McKenzie v New South Wales [2017] NSWSC 661

The Department of Primary Industries served a direction pursuant to section 329 of the Water Management Act 2000 (NSW), concerning two dams on the plaintiffs’ property, alleging that the dams did not have a water management work approval in force, and required the removal of the dams and certain consequential earthworks. The plaintiffs served unilateral foisted contracts on the Department imposing a fee schedule if the claims were not rebutted within 7 days.

The claims included demands that they provide a certified copy of the proclamation certificate for every act relied upon, proof that the Water Management Act 2000 and associated regulations are exempt from complying with Section 100 of the Constitution (“Nor abridge right to use water”), section 117 regarding water rights in Victoria (“Rights of residents in States”), section 109 (“Inconsistency of laws”), section 12 of the Imperial Act Application Acts 1980 (Vic) which states “All promises of fines and forfeitures of particular persons before conviction are illegal and void” and proof that they are exempt from the terms and conditions of the Trespass Notice clearly displayed on the boundary of the property. 

There was no response to this document from the Department, and similar further documents styled “Notice of Fault” and “Notice of Irrevocable Estoppel by Acquiescence” were sent to the Department, stating:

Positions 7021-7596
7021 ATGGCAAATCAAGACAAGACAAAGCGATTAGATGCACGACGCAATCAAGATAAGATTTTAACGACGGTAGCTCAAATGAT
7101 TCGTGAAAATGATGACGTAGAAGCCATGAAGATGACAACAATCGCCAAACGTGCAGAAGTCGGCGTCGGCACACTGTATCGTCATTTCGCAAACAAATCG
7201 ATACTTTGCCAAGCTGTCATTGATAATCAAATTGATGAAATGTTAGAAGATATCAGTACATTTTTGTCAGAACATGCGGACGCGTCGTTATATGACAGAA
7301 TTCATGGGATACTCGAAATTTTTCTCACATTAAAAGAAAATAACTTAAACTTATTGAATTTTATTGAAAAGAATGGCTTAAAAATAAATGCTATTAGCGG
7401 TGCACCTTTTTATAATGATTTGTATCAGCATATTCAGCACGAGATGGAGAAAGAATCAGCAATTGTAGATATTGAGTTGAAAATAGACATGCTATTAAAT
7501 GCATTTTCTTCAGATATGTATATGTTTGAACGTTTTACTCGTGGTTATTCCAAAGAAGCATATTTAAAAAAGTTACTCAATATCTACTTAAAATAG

“I hereby serve Notice that your failure to provide your full disclosure, full legal and lawful verification, full legal and lawful validation, and full legal and lawful proof to our own full satisfaction as detailed in paragraph 7 herein has created a permanent and irrevocable estoppel by acquiescence, forevermore barring you from bringing any and all claims, legal actions, orders, demands, lawsuits, costs, levies, penalties, damages, interest, liens and expenses whatsoever, against us.”

The plaintiffs commenced proceedings by Statement of Claim in McKenzie v New South Wales [2017] NSWSC 661, seeking a declaration that the three Notices have a valid legal basis, that the Departments failure to refute the claims constitutes an admission of agreeance and binds them to cease to exercise any claimed powers under Notice Quo Warranto, and that all fees are agreed to, due and payable by the Department. 

In regard to the unilateral foisted contract, Parker J held that the State has no obligation to explain, or to justify to the plaintiffs, the legal basis for the direction in question, concluding that:


Regarding section 100 of the Constitution, it was noted:

“The fundamental problem is that s 100 is a restriction on the power of the Commonwealth government. What it does is prevent the Commonwealth government, in relation to certain laws, from abridging rights of the States, or ordinary citizens. No action of the Commonwealth government is in issue in this case; what is in issue is a direction issued by the State. I cannot see any plausible basis on which it could be contended that the Water Management Act is invalidated by s 100 of the Constitution.”

Parker J was satisfied that the claims as pleaded were hopeless and that the Statement of Claim needed to be struck out.